In addition to the point system and additional course work, teachers can also become "highly qualified" in the subject they teach with a passing score, determined by their respective states, on an approved standardized test.

Despite the new programs, it is unclear if the federal requirements have led to the current rise in enrollments at education schools. Because teachers often take their requisite math or science courses through other schools at an institution, there is no easy way to track any possible enrollment increase. Some experts note that college course work is often the most challenging way to meet the federal standards, which state that "highly qualified" teachers must have a bachelor's degree from a four-year institution, be fully certified by the state, and demonstrate knowledge of the subject they teach.

Nor has the requirement seemed to have caused a boom in enrollment at for-profit insitutions, despite the focus of several of them on teacher education. Since critieria for "highly qualified" status differ by state, many for-profit institutions, which are national in scope, have not been able to readily capitalize on the opportunity.

"It's really hard for a national university" to capture a large share of the market in this teacher-education niche, says Harry McLenighan, interim dean of the school of education at Capella University, an online, for-profit institution. Such colleges have a harder time assuring students that courses will satisfy their state or school-district requirements than do universities with state-specific programs. Capella offers only a few courses that would help teachers meet the federal standard, he says.

One national, for-profit institution that is trying for a piece of the market is Kaplan University. In mid-2005 it altered some elements of its master's of arts in teaching and learning to meet the requirements of the No Child Left Behind Act. John LaNear, vice president for education and nursing, said officials there believe that the degree now satisfies the "highly qualified" requirements of most states. About 400 students are enrolled in Kaplan's online program, up from 180 in August 2005.


Still, the No Child Left Behind Act has changed education schools in substantial ways. Officials of teacher-preparation programs have had to rethink and sometimes restructure their general curricula.

Many institutions now require that students majoring in education have a dual major or a minor in a liberal-arts subject. That sets up graduates to meet the federal guidelines, which specify that anyone who teaches a "core academic subject," like English or biology, must demonstrate knowledge of that field. Middle-school teachers and special-education teachers have been among the most affected. Many of them majored in elementary education or special education and have had to take additional steps to prove subject-matter competence.

Some education schools already required that their students have dual majors. But now, under No Child Left Behind, the schools ask students to choose secondary majors that apply to what they want to teach. This has often resulted in a narrowing of academic options for aspiring teachers. At Rowan, for example, education majors used to be able to choose from among 20 dual majors.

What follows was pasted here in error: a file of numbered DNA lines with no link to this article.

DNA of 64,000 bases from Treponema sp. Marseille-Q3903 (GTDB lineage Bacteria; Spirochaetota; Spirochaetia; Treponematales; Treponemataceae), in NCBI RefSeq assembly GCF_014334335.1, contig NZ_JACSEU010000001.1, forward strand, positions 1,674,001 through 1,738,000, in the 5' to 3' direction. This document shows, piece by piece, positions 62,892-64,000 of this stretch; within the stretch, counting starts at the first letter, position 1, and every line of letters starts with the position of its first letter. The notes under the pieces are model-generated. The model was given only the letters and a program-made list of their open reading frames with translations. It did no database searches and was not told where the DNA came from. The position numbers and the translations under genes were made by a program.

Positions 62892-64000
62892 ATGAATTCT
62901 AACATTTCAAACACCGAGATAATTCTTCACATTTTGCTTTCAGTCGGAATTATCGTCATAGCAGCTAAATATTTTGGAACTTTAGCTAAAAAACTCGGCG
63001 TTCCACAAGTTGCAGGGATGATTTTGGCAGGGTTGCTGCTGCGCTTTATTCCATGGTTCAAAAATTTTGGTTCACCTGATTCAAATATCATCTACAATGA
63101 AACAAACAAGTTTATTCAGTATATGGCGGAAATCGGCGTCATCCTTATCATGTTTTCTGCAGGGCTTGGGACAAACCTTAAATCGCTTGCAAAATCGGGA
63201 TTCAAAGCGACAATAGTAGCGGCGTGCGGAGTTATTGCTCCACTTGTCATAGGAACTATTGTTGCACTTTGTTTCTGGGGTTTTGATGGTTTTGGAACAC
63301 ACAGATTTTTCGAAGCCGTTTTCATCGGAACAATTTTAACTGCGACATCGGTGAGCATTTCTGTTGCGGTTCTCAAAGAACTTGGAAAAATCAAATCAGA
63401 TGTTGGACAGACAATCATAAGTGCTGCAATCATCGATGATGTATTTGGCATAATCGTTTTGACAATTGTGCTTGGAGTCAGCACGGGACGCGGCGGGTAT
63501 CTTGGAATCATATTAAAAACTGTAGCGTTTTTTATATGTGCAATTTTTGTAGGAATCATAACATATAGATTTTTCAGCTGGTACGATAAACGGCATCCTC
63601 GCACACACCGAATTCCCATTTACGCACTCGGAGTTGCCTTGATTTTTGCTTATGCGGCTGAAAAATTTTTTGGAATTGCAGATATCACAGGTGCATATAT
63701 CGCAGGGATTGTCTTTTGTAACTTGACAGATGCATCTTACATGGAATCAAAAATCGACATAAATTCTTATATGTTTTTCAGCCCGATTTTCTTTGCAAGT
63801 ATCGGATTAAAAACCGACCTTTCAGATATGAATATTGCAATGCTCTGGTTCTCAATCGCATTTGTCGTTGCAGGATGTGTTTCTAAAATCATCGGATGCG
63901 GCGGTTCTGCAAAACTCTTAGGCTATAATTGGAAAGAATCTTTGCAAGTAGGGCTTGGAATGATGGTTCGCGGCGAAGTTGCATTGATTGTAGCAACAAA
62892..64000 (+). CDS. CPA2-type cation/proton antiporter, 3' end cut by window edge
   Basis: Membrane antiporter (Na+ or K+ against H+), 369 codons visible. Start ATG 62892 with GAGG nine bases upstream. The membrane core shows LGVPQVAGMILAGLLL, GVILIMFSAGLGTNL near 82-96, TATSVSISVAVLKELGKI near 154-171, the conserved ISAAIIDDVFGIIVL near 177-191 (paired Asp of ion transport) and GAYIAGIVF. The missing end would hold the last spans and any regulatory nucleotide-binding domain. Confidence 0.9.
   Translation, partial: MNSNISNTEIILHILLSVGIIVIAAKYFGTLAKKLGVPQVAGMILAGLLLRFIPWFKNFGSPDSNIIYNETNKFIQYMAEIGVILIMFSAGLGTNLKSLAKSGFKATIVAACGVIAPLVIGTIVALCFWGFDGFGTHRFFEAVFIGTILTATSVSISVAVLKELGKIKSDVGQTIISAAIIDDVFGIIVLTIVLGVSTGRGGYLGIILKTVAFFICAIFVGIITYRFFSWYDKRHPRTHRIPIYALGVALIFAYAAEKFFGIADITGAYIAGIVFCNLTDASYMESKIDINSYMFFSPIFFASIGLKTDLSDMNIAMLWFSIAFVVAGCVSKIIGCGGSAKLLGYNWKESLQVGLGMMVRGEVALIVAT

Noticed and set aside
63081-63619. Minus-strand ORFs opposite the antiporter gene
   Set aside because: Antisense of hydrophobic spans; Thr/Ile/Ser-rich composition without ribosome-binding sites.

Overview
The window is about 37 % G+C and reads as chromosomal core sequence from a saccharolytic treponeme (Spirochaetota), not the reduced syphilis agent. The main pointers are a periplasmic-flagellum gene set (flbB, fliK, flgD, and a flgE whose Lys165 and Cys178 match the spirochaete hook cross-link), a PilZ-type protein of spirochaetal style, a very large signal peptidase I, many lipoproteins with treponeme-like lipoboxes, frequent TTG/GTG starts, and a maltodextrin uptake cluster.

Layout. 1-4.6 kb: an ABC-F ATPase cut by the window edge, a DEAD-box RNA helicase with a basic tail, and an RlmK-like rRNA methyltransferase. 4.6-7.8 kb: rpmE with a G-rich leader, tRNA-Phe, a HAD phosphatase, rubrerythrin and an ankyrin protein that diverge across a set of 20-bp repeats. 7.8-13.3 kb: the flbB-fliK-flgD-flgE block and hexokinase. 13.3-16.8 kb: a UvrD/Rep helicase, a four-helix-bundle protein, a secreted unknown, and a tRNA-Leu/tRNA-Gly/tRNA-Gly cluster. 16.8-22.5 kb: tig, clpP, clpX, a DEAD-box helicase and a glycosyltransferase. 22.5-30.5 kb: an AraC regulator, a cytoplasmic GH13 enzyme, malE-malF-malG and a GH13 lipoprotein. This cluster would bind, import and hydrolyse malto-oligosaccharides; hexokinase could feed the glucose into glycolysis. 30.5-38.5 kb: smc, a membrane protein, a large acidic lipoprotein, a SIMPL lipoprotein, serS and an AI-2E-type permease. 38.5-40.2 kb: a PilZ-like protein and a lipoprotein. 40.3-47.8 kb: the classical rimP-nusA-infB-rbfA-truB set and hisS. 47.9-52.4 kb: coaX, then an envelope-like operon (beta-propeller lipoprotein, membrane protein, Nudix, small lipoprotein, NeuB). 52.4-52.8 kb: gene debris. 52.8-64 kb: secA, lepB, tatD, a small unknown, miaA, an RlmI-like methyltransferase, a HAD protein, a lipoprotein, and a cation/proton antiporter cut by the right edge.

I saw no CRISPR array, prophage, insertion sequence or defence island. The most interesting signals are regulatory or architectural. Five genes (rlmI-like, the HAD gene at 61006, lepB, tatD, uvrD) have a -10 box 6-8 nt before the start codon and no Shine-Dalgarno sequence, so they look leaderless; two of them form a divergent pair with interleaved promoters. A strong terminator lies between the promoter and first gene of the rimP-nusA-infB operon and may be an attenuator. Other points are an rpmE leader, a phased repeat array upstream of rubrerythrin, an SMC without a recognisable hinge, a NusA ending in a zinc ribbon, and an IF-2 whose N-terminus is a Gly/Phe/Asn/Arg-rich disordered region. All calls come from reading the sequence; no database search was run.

In 2003 the list of acceptable dual majors was trimmed to nine, with such subjects as art, music, psychology, and sociology falling by the wayside. The list now reads like a middle-school student's class schedule, covering just the basics ? English, geography, Spanish, math.

In addition to catering to No Child Left Behind's requirement for high teacher quality, education schools have also responded to the philosophy of accountability that the act prescribes.

Suellen Meara, dean of the School of Education at Trinity University, in Washington, says the emphasis on stringent evaluation of students that was triggered by the federal law has risen from elementary schools to high schools and now to education schools.

"We are truly a standards-driven institution now," she says. Just as elementary schools must demonstrate that their third graders can read, education schools must demonstrate that their graduates can teach.

To do so, the schools have tried to follow graduates into practice and collect data on their achievement levels, says Sharon P. Robinson, president and chief executive officer of the American Association of Colleges for Teacher Education. "There has been an intense effort in schools of education to design data systems that allow them to effectively monitor the impact that their programs are having on student learning," she says.


In a new master's-degree program at Rowan, rather than resist the federal government's demand for data ? numbers to prove that teachers are qualified, that students are learning, that schools are improving ? teachers can learn to use data collection to their benefit, says D. Mark Meyers, associate dean of the College of Education and one of the architects of the program.